A Positive Influence
I had dinner last night with my former boss, and somewhere in the conversation I admitted that I was glad we could stay in touch with one another. Indeed, it's important to me. When asked why, I failed utterly to provide a satisfactory answer. Since I know my former boss reads this site, I'll take this as an opportunity to answer that question in a little more depth.
I have lunch once a month with Brian, my boss from two jobs back. Brian and I had a very good working relationship, and I learned an awful lot from him. It was my job to design, install, and support a network for the organization. It was a dream job, in many ways, because I got to build everything my way from the beginning. It's pretty rare to find an organization now that doesn't have a network or some deeply ingrained technology infrastructure somewhere. Brian afforded me tremendous liberty to do what I felt was necessary, and he would often encourage me to make mistakes. Brian was a firm believer that we only truly learn from our mistakes; and the time was right for me to make mistakes before the network was online and in use on a daily basis. Brian nurtured me, and protected me as best he could from the egomaniac CEO who thought I was his personal tech support number. What I learned most from Brian was how to work with people. Brian and I would have lunch together several times a week, and I relied on him an awful lot as a sounding board. He became a good friend, and I'm glad that we're still able to maintain that friendship.
My last boss, Bob, was very different from Brian. It took me a long time to adjust to Bob's style, and I found myself at first longing for the friendship and comraderie I'd had with Brian. That's not to say that Bob wasn't friendly -- he certainly was. Bob's style was remarkably different from Brian's though. Brian's style worked extremely well for the touchy-feely non-profit social service organization at which we worked; and Bob's style worked extremely well for the cut-throat for-profit business at which we worked. Bob challenged me a lot more than Brian did, in part because Bob was far more technically-minded (he's a C# programmer, and has an extremely solid understanding of the principles of systems administration), but also because Bob is an exactingly intelligent person. Bob challenged me to think through my plans in ways I hadn't previously needed to do. He challenged me to explain my recommendations, and to prepare defenses for his criticisms. It was my own shortcoming that I often took his criticisms personally. Bob took a far more active role in the job I was doing than Brian ever did -- in no small part because Bob was equipped to do so. This was hard for me, at times, and I often felt resentful of the fact that I couldn't do things my way. Looking back, it's plain to see that had I done things my way, things very likely would have quickly fallen apart.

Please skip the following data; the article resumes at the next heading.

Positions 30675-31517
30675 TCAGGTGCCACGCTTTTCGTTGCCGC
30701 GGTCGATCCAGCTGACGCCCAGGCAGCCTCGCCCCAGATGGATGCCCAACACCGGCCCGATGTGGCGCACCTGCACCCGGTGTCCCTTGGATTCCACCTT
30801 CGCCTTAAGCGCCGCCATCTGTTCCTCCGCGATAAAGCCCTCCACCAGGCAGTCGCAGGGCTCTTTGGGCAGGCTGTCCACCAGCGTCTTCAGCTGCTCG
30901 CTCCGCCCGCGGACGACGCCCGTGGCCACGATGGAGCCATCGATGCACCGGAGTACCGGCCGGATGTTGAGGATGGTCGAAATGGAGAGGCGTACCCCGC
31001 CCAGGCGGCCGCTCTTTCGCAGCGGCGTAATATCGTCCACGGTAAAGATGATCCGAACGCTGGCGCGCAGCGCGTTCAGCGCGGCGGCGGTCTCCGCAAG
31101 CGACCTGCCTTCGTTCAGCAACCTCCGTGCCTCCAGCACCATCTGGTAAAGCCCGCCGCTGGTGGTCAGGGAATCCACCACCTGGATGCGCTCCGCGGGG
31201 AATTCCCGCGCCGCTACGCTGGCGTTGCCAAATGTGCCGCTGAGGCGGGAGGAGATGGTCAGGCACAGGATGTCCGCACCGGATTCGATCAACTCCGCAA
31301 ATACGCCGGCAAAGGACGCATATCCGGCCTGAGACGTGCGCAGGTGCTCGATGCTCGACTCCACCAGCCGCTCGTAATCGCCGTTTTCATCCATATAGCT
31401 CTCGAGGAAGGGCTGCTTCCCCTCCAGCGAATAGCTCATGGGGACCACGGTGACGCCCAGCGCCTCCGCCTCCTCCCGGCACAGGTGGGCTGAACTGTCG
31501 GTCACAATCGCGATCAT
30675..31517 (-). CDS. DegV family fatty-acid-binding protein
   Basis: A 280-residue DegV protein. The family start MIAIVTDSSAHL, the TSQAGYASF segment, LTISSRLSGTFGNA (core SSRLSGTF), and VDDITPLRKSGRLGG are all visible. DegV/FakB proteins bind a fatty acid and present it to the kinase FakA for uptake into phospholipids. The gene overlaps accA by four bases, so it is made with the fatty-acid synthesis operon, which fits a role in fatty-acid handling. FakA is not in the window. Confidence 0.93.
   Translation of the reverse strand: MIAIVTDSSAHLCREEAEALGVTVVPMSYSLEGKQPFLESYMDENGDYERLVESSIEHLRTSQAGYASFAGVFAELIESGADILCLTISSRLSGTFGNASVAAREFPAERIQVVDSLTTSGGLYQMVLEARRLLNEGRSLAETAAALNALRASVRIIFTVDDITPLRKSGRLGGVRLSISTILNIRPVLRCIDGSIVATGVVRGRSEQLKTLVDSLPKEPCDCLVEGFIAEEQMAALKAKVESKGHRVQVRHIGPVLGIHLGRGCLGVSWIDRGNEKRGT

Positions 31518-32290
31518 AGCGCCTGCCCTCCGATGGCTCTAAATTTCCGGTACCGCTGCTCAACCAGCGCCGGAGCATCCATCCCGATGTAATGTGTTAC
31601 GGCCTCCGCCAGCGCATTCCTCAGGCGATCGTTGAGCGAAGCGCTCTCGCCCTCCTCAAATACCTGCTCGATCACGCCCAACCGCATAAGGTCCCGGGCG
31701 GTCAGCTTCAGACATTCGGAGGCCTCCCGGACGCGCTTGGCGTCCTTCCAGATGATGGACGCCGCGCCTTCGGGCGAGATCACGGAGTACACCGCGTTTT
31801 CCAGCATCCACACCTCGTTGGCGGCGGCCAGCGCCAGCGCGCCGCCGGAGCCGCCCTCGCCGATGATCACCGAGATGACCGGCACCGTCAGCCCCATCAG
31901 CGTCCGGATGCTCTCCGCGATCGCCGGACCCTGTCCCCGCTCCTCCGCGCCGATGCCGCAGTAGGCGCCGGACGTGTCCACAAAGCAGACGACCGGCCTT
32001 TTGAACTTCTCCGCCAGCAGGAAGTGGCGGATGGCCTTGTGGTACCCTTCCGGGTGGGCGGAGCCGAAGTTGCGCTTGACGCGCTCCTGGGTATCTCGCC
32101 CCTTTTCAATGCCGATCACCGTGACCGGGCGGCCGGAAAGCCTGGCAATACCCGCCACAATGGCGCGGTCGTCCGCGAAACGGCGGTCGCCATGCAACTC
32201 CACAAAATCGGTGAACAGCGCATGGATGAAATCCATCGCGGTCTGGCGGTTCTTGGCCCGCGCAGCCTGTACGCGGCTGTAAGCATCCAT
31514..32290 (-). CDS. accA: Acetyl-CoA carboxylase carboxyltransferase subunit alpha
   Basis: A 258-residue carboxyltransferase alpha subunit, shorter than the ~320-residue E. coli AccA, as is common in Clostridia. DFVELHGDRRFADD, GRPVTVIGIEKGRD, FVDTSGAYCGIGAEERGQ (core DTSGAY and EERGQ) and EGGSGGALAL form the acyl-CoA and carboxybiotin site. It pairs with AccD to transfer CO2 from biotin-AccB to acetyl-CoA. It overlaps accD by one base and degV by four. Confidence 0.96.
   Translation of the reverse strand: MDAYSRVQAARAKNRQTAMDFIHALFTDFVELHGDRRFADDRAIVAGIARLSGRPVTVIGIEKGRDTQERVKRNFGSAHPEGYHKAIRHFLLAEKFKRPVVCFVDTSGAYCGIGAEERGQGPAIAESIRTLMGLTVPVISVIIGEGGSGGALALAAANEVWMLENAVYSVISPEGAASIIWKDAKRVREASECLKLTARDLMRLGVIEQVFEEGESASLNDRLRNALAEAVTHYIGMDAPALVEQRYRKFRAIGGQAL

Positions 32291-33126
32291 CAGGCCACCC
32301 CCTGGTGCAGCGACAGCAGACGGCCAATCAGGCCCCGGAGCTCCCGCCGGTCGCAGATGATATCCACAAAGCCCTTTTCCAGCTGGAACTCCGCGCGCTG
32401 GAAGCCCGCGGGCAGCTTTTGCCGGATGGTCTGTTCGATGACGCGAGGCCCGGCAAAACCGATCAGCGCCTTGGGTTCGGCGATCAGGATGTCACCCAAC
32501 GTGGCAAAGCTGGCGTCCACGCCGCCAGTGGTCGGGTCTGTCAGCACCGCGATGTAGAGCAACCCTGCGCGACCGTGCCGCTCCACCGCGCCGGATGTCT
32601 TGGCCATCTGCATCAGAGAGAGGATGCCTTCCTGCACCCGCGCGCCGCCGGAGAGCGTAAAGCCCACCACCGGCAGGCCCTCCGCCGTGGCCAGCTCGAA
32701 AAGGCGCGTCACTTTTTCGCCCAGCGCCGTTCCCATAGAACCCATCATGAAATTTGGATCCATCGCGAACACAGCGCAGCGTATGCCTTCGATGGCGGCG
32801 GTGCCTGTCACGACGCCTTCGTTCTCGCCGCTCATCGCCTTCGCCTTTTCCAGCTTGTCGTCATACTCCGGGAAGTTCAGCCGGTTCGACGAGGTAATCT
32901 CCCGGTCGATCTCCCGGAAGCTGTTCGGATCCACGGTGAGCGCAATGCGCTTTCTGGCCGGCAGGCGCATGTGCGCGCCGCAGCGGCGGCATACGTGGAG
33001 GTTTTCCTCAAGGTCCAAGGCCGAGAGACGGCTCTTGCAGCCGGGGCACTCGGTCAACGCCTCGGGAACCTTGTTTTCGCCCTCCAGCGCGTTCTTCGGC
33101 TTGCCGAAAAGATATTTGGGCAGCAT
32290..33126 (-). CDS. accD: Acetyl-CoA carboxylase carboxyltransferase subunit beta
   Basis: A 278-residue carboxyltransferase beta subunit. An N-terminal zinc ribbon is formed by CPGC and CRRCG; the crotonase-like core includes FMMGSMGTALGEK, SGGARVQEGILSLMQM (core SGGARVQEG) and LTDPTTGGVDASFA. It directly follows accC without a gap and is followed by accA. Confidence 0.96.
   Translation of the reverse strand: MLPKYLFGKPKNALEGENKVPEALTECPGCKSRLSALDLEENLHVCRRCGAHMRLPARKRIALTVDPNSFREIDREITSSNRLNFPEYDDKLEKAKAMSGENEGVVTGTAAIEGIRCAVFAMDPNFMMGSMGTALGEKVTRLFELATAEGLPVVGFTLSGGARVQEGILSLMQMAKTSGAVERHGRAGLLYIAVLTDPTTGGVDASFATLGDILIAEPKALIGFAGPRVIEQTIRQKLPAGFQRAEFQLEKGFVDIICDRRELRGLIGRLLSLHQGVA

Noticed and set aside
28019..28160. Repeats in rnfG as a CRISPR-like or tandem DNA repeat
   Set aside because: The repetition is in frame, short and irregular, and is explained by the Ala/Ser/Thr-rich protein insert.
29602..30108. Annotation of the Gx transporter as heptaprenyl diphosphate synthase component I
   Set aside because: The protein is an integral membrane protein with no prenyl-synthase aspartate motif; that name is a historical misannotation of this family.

Bob challenged me, in many ways. I know I challenged him, too. It wasn't always a contentious relationship, though. Our skills were very different, and there was a great deal of synergy to our work. We could apply our separate expertise to problems, and produce some wonderful results. We were doing stuff that none of our competitors could even approach, and the benefit for the company could not be ignored.
So, why is it important for me to maintain contact with Brian and Bob? It's important because I am a better person today for their influence in my life, and I don't want that to end. Their influence on me extends far beyond the employee-supervisor relationship. I (perhaps selfishly) hope that they are better people for my influence in their lives, and I'd like to continue that, too. That kind of reciprocal benefit -- growth from both collaboration and competition -- is deeply satisfying to me, even if it's sometimes contentious along the way to the result.
And finally, outside of all the professional issues, both Brian and Bob are great people, with rich lives. They're interested in and passionate about things of which I am ignorant, so keeping in touch with them broadens my world. I look up to and admire both Brian and Bob for many of the same reasons. I sincerely hope that their positive influence on me will continue for a long time.